The Defendant further says that said boat was at the time he bought it almost rotten and was almost worthless which was well know to the Plaintiff - so much that almost anything that comes in contact with it makes holes in it; that he is in constant danger of its sinking; that he has to use two pumps constantly. The Defendant charges that at the time of purchase he paid in cash for it the sum of One thousand dollars which was greatly more than it was worth.
The Defendant says there are three actions brought on the notes given for said boat & he prays that this be taken as his answer to all. He prays to be protected against the payment of such note And for all general & proper relief in the premises.
Ed Crossland, Attorney
A.L. Davis & Co vs William Dacus & others – Second Answer
The Defendant Wm Dacus begs leave to amend his answer herein as follows. He says as stated in his original answer that the notes sued on were given for an old steam boat to be used as a wharf boat – Deft says that he was induced to buy said boat by the fraudulent & false representations made by Plaintiff & his agents in regard to the condition of said boat . The Defendant says that he paid more for said boat in cash than it was worth and that he could only keep it afloat and from sinking by the constant use of two pumps and other measures at heavy expense whereby the Defendant says he was damaged one thousand dollars – Wherefore he prays judgment against said A.L. Davis & Co for the sum of One thousand Dollars and for all proper relief.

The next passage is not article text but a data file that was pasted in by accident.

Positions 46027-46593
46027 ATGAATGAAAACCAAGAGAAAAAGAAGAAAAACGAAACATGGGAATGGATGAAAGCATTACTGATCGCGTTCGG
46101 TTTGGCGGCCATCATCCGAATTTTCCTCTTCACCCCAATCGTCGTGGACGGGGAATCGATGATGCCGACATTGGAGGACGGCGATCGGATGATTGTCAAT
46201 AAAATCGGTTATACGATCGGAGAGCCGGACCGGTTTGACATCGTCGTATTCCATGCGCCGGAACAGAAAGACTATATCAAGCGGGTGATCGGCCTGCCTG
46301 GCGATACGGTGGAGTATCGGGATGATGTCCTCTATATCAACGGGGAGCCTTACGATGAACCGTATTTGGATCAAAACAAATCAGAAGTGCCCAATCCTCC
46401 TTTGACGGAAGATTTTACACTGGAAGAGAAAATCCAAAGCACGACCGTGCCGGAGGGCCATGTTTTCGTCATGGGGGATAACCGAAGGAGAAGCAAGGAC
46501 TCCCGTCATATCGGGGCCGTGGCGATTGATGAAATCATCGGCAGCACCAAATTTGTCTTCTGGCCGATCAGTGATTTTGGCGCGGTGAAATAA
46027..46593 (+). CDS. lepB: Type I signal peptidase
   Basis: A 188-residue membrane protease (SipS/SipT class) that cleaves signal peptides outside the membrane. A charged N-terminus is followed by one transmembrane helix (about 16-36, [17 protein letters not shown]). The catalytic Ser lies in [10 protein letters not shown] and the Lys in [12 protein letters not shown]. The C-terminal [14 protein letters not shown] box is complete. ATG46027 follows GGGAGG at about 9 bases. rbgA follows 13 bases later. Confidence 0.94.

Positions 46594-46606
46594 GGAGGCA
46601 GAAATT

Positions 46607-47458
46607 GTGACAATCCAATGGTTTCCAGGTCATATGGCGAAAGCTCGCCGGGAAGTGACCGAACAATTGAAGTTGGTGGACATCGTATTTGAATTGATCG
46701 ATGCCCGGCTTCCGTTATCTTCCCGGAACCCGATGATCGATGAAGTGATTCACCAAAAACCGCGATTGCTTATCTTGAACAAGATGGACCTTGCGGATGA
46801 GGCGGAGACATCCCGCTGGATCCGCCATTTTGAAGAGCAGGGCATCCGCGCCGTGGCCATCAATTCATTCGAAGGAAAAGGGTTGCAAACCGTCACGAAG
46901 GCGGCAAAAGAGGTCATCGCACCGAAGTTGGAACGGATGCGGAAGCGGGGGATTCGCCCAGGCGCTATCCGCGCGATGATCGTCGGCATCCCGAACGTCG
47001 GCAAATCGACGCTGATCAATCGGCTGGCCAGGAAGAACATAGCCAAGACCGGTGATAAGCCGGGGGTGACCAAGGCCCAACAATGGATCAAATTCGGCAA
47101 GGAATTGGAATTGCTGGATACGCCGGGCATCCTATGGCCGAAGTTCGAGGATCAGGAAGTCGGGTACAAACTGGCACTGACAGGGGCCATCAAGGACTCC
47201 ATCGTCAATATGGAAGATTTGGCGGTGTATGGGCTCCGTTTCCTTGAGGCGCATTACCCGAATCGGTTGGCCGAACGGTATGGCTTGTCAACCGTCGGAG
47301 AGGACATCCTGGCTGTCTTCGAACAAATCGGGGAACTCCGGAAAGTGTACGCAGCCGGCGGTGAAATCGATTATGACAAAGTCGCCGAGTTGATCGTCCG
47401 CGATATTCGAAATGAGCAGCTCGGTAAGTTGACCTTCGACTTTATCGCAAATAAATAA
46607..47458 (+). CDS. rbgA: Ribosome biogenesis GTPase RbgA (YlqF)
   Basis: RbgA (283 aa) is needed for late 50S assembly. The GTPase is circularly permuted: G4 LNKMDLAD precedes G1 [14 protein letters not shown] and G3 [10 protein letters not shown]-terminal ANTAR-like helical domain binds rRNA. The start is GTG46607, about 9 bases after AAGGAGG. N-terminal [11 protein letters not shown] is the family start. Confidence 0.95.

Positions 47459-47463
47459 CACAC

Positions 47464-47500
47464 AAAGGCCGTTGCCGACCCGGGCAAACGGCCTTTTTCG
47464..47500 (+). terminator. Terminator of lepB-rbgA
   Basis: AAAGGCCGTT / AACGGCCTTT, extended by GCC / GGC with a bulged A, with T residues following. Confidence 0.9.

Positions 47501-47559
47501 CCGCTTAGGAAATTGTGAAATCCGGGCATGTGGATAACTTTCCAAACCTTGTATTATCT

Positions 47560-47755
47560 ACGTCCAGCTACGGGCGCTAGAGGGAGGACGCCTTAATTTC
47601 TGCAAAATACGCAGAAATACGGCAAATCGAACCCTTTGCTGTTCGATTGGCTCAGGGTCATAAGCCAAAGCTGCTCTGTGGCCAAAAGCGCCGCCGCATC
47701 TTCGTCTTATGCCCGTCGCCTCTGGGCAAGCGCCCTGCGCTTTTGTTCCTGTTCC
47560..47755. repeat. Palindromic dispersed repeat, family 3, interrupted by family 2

(Shortly after this the wharf boat mysteriously burned and sank at the municipal dock at Columbus, Kentucky.)
The case against William Dacus began to come together in March 1857 when a number of depositions were taken by A. L. Davis’ attorney, E.T. Bullock.
The pages dealing with the deposition of J. H. Flowers by the defendant’s attorney Ed Crossland and others are pretty much intact. This section of his testimony is presented here as representative of the information received and read before the circuit court.
1st Did you or not on June last give your deposition in the case of Davis against Dacus, Burgess and others on the part of the Plaintiff.
Ans. I did
Question 2nd by same (this regarding the condition of the wharf boat)
Did you or not know the old boat Embassy purchased from A. L. Davis and if so where did you first see said boat and where was it lying? You will please go on and state how you came to see said boat and whether you did or didn't examine her hull & the entire boat and if so state what was her condition and all about her. Was or not her bottom old and rotten and was or not her sides from waters edge ( ) made new. Did you or not see a pile of boards and mud in the bottom of said boat and if so in what part of the boat was it vis how came you to see the mud and what was said about it. did you or not stay on said boat until she sunk at Columbus, Kentucky and if so state if you did or not have to keep hands continually pumping to keep the water out from the time you went on the boat until she sunk. If so state what in your opinion & judgment was the cost of hands and material &c for keeping the water pumped out of said boat from the time Dacus got the boat until she sank and what did it cost Dacus to repair the said boat.